About the series: On Main Hall Green With … is an opportunity to connect with faculty on things in and out of the classroom. We’re featuring a different Lawrence faculty member each time — same questions, different answers.
Constance Kassor, associate professor of religious studies, focuses much of her teaching on Buddhist thought and Asian religious traditions.
From researching and writing a forthcoming book exploring the philosophy of a 15th-century Tibetan scholar, to leading student travel to India and Nepal, to teaching students to decompress and better connect with themselves, Kassor has been an important voice in her field and on the Lawrence campus. She has frequently collaborated with faculty across departments since arriving at Lawrence in 2016.
She garnered national attention in recent weeks for launching the Doing Nothing course, an attempt to teach students skills to cope in an always-connected world.
Kassor earned a bachelor’s degree in philosophy and Buddhist studies from Smith College in 2005 and a Ph.D. in religious studies from Emory University in 2014.
We caught up with Kassor to talk about interests in and out of the classroom.
In the classroom
Inside info: What’s one thing you want every student coming into your classes to know about you?
I want students to know that I don’t expect them to be perfect, or to know all the answers in class. The most important kind of learning happens when we stretch ourselves and engage with new and unfamiliar material. I say this from a place of experience: I started my college career as a biology major, but one semester, I enrolled in a class that was taught by a visiting professor who was a Tibetan Buddhist monk from India. I knew nothing about Buddhism at the time, and most of the content in the course was way over my head. I struggled in the class and didn’t earn a very good grade. But it introduced me to all kinds of new and interesting ideas that I had never considered before, and ultimately, it’s the reason why I’m a professor of Buddhist studies now.
Getting energized: What work have you done or will you be doing at Lawrence that gets you the most excited?
One of my favorite things about working at Lawrence is that I have a lot of opportunities to collaborate with others on fun projects. This year, I’m co-teaching a course for the second time with Professor Lori Hilt in the Psychology Department, about Buddhist and psychological perspectives on meditation. I’ve also put together an experimental 1-unit course called Doing Nothing, which I’m co-teaching with 12 other Lawrence faculty and staff spread out across different departments in the college and the conservatory. And outside of teaching, I’m directing a humanities institute this year, funded by the National Endowment for the Humanities. Together with nine other Lawrence faculty and staff, we’re spending this year exploring the intersections between belief, racism, and antiracist practice.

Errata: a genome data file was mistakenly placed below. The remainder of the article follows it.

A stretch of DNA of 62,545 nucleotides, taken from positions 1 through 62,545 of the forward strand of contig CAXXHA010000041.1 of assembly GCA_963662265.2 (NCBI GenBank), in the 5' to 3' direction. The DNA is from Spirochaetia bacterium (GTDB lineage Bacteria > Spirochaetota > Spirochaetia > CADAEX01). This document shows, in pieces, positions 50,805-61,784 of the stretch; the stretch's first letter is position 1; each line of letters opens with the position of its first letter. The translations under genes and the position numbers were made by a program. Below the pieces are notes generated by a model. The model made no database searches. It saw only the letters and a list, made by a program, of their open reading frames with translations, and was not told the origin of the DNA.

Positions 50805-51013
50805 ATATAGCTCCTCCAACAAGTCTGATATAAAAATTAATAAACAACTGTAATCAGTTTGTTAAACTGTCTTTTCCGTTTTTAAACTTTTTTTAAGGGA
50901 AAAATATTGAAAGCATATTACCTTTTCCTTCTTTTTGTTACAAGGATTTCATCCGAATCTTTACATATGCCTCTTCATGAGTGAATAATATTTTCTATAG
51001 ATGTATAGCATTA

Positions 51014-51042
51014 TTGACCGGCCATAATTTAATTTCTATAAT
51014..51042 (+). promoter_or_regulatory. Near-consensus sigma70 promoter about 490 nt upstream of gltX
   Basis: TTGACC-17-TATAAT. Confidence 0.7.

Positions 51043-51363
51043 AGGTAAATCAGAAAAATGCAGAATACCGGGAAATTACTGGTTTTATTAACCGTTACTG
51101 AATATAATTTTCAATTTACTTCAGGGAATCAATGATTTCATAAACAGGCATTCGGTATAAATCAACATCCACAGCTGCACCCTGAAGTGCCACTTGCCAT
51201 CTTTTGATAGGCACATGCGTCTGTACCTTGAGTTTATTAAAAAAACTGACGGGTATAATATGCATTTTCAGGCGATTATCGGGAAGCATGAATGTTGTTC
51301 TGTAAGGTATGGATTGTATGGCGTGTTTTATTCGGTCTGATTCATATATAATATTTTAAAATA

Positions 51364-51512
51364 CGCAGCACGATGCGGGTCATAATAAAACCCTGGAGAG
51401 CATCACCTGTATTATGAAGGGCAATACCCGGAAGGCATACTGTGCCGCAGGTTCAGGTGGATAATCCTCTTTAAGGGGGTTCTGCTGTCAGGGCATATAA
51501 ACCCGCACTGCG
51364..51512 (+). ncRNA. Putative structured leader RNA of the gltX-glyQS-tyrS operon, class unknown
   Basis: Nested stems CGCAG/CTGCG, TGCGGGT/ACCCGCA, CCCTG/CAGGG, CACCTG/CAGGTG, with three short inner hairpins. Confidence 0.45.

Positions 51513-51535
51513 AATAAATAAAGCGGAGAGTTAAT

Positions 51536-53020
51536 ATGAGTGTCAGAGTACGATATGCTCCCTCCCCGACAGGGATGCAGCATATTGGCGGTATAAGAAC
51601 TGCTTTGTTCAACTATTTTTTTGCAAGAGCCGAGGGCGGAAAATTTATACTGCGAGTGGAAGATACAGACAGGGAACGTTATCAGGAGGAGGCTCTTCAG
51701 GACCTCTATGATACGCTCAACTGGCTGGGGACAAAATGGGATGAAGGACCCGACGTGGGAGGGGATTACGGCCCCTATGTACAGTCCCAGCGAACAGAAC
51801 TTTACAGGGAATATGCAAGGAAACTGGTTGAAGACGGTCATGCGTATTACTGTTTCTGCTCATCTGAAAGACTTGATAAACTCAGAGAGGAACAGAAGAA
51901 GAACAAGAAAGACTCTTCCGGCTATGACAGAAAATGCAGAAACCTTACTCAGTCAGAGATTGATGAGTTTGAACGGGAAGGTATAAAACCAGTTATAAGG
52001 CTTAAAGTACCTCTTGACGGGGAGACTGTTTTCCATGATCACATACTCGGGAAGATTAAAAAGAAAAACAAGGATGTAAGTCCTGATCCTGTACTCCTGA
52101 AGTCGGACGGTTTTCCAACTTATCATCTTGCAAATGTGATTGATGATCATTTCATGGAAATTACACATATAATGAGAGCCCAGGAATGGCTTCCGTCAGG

Going places: Is there an example of somewhere your career has taken you (either a physical space or something more intellectual, emotional or spiritual) that took you by surprise?
I’m constantly surprised that I have so many opportunities to travel for my job. Working at Lawrence has allowed me to take students to Nepal, India, and Thailand, as part of our Field Experience in Religious Studies course—another collaborative teaching project, which I’ve done a couple of times with the dean of Spiritual and Religious Life, Linda Morgan-Clement. And this past summer, I spent a few weeks traveling with Professor Madera Allan in the Spanish Department—we walked 100km of the Camino de Santiago in northwest Spain, and visited Hindu and Buddhist pilgrimage places in the Kathmandu Valley. We took this trip in order to develop an interdisciplinary travel course on the topic of pilgrimage, which we’d like to offer to students in a couple of years.
Out of the classroom
This or that: If you weren’t teaching for a living, what would you be doing?
If I wasn’t teaching for a living, I’d be teaching for a hobby. Honestly. So much of my free time is spent teaching. I spend a lot of my non-Lawrence time teaching classes on Tibetan language and Buddhist studies in different places—at a university in Kathmandu, a yoga studio in New York City, and virtually for organizations like The Great Courses, Audible, and Buddhist Studies Online.
Right at home: Whether for work, relaxation or reflection, what’s your favorite spot on campus?
I love spending time in the Center for Spiritual and Religious Life. It’s a space on campus where members of the Lawrence community can just exist, and do their own thing alone or with others. I host weekly meditation sessions there, and I love seeing students making use of the space to do homework, relax with friends, or cook and share a meal in the kitchen. It’s an incredibly warm and inviting space on campus.
One book, one recording, one film: Name one of each that speaks to your soul? Or you would recommend to a friend? Or both?
A book: Invisible Cities by Italo Calvino. On its surface, it’s a collection of short vignettes about far-away places. But it’s a book that benefits from multiple rereads; it’s a beautiful depiction of time, memory, relationships, and other aspects of humanity.
A recording: The King of Sudanese Jazz, by Sharhabil Ahmed. 1960s rock and roll mixed with North African influences, sung in Arabic. It’s incredible.
A film: Lunana: A Yak in the Classroom. It’s an amazing Bhutanese film that was written and directed by LU alum Pawo Choyning Dorji ’06.